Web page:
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Policy Preview: Are CITs on the Horizon for 403(b) Plans?

End of year passage of SECURE 2.0 legislation is poised to change the 403(b) investing landscape by enabling these previously ineligible plans access to collective investment trusts (CITs), which offer plan sponsors and participants lower costs and greater flexibility.

Retirement Public Policy Strategist

Today, Americans participating in workplace 401(k) plans are eligible to invest their retirement accounts in CITs that are exempt from the SEC’s registration requirements. Congress created this exemption because the employer screens the investments made available to employees in a 401(k) plan, so the law treats 401(k) investment options as institutional products for which registration is not needed, as opposed to retail products for which registration is needed. And because these products are exempt from SEC registration, they can be offered at a lower cost than other comparable investments, including mutual funds.

403(b) plans are similar to 401(k) plans in many ways, except that they may only be maintained by non-profit charities or public educational institutions. Although 403(b) plans were historically viewed as retail arrangements marketed directly to individual employees, 403(b) plans have in large part moved to being employer-provided arrangements equivalent to 401(k) plans by reason of changes in the law over many years.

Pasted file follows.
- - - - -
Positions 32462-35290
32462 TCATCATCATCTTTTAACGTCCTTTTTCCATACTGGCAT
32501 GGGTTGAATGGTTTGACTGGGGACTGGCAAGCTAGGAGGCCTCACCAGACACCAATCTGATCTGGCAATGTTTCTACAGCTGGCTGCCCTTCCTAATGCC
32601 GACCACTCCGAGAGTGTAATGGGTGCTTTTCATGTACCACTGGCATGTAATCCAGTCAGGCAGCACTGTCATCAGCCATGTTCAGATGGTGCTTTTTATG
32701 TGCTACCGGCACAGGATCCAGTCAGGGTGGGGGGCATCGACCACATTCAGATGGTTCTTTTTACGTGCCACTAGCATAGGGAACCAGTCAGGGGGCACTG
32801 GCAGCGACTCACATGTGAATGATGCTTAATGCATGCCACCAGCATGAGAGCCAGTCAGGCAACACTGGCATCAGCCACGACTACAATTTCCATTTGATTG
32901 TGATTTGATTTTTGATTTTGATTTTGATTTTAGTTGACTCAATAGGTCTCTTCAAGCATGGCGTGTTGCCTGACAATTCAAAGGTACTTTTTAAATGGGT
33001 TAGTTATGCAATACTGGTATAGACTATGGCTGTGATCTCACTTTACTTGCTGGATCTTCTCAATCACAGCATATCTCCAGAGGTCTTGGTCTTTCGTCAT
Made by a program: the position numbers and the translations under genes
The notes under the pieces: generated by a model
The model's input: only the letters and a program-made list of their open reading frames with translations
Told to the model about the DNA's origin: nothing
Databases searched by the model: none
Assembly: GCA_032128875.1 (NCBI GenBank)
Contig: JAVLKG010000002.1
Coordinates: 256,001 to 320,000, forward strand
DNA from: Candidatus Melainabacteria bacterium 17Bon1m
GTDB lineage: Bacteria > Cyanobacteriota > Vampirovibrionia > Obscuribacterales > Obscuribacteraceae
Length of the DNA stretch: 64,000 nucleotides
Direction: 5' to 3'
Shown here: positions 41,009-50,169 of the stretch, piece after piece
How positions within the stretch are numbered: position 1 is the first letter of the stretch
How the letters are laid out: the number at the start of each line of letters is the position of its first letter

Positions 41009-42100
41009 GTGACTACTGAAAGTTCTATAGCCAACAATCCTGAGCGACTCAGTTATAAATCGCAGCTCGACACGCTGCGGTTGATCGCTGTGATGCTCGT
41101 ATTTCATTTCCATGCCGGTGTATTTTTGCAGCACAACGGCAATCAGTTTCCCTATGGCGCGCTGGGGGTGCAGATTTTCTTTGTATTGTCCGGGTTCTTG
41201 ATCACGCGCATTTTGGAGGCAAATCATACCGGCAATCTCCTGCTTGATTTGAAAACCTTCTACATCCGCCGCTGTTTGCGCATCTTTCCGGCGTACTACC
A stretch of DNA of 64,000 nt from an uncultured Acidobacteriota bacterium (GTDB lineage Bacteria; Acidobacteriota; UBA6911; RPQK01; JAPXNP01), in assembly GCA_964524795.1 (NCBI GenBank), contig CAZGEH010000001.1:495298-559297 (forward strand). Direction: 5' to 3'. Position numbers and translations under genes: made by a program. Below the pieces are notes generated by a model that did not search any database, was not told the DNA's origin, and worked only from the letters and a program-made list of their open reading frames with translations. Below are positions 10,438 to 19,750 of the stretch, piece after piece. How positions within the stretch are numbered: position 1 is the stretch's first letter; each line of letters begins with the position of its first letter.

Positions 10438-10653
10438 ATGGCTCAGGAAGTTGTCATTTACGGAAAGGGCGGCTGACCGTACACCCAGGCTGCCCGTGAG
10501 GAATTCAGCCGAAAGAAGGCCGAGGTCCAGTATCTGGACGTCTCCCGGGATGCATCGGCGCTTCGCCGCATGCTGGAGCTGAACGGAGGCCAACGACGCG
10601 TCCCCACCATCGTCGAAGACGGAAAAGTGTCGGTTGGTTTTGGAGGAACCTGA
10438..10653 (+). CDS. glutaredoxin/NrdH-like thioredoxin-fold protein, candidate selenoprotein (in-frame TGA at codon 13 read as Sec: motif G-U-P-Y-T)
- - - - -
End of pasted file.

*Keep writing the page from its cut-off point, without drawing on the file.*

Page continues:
Unfortunately, because of longstanding restrictions contained in the Internal Revenue Code and federal securities laws, 403(b) plan participants generally do not have access to the same low-cost investments discussed above. The Investment Company Act of 1940, the Securities Act of 1933, and the Securities Exchange Act of 1934 include registration exemptions for CITs solely for certain retirement plan assets, such as 401(k) plans. Those registration exemptions, however, have limited application to 403(b) plans.

Recognizing the changing statutory and regulatory environment for 403(b) plans and the need for parity and flexibility in investment offerings, Congress has included in its latest retirement legislation, SECURE 2.0, a provision that would extend the tax and securities exemptions applicable to 401(k) plans to 403(b) plans. If enacted, 403(b) plan sponsors would be able to offer lower-cost CITs to charities, governmental and educational institutions. That change will result in providing greater investment options to 403(b) plan sponsors that would in many cases lower the costs for investing for sponsors and, ultimately, participants, leading to greater retirement savings.

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